Investigators say SolarWinds hackers are linked to Russian spying tools


The group behind a international cyber-espionage campaign found last month deployed malicious computer code with hyperlinks to spying tools formerly used by suspected Russian hackers, investigators have said.

Investigators at Moscow-based cybersecurity company Kaspersky said the “backdoor” utilized to undermine to 18,000 clients of US software maker SolarWinds closely resembled malware connected to a hacking group known as “Turla,” which Estonian authorities have said functions on behalf of Russia’s FSB security services.

The findings will be the first publicly-available proof to support assertions by the United States that Russia orchestrated the hack, which endangered a raft of sensitive national agencies and is among the toughest cyber operations ever disclosed.

Moscow has repeatedly denied the allegations. The FSB did not respond to a request for comment.

Costin Raiu, head of global research and analysis at Kaspersky, said there were three distinct similarities between the SolarWinds backdoor and a hacking tool called”Kazuar” that can be used by Turla.

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The similarities included the way both pieces of malware attempted to obscure their functions from safety analysts, the way the hackers identified that their victims, and the formula used to figure periods once the viruses lay dormant in an effort to avoid detection.

“One such finding could be dismissed,” Raiu said.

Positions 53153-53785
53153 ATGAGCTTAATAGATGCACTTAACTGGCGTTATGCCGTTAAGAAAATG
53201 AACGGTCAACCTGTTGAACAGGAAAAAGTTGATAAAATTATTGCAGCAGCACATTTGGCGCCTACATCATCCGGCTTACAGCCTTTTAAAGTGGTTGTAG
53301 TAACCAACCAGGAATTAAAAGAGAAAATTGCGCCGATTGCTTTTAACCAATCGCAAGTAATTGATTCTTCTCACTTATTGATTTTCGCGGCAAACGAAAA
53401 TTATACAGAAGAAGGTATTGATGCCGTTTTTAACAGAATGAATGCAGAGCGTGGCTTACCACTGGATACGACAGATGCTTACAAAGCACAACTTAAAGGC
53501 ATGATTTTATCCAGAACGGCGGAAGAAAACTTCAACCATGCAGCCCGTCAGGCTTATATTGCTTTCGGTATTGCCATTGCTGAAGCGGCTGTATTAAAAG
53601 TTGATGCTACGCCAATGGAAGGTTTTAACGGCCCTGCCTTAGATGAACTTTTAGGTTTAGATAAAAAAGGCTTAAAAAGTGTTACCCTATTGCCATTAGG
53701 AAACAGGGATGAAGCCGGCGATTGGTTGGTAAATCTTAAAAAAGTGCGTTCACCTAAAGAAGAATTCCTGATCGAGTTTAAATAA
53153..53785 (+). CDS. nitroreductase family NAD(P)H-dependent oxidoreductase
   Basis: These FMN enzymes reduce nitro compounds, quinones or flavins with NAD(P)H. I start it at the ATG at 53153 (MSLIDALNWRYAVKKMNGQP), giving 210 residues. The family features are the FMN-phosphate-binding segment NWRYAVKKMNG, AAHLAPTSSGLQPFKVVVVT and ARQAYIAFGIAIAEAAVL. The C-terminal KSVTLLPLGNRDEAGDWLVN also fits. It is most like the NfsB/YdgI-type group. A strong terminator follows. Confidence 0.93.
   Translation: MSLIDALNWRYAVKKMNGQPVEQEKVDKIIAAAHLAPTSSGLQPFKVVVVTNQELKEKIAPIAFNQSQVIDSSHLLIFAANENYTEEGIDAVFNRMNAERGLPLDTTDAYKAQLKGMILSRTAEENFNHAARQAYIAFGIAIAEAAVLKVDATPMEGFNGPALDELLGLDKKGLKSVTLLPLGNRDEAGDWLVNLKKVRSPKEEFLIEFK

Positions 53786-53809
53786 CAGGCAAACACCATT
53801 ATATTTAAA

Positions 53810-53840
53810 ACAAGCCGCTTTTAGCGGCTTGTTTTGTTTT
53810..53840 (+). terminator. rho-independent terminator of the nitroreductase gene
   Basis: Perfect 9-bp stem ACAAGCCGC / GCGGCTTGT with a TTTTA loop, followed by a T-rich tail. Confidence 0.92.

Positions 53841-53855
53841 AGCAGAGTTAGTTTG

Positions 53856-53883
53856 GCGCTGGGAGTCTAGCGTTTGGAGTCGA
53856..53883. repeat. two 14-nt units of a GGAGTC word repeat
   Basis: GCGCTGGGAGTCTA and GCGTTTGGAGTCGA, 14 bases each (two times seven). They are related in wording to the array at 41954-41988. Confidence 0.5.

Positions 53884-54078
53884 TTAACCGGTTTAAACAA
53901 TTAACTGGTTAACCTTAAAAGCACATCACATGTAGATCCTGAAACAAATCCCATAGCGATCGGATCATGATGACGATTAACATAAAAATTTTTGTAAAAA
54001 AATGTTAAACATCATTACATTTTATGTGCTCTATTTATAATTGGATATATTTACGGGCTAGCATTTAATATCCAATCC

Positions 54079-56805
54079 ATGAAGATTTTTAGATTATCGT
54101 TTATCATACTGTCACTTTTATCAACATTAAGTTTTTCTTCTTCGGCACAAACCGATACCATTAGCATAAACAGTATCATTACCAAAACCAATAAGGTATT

Confidently attributing cyberattacks is very difficult and strewn with potential pitfalls. When Russian hackers disrupted the Winter Olympics opening ceremony in 2018, by way of instance, they intentionally imitated a North Korean team to attempt to deflect the blame.

Raiu said the electronic signs uncovered by his group failed to directly implicate Turla from the SolarWinds undermine, but did reveal that there was a yet-to-be determined link between both hacking tools.

It is possible they were deployed by the same group, he explained, but in addition that Kazuar inspired the SolarWinds hackers, the two tools were bought from precisely the exact same spyware developer, or even that the attackers planted “false flags” to mislead researchers.

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Security teams in the United States and other nations are still working to ascertain the complete range of this SolarWinds hack. Investigators have said it might take months to understand the level of the compromise and much longer to evict the hackers from prey networks.

US intelligence agencies have said that the hackers were”likely Russian in origin” and targeted a small number of high-profile victims as part of the intelligence-gathering operation.

The team at Platform Executive hope you have enjoyed this news article. Translation from English to other languages via Google Cloud Translation. Initial reporting via our official content partners at Thomson Reuters. Reporting by Jack Stubbs/ Editing by Chris Sanders and Edward Tobin.

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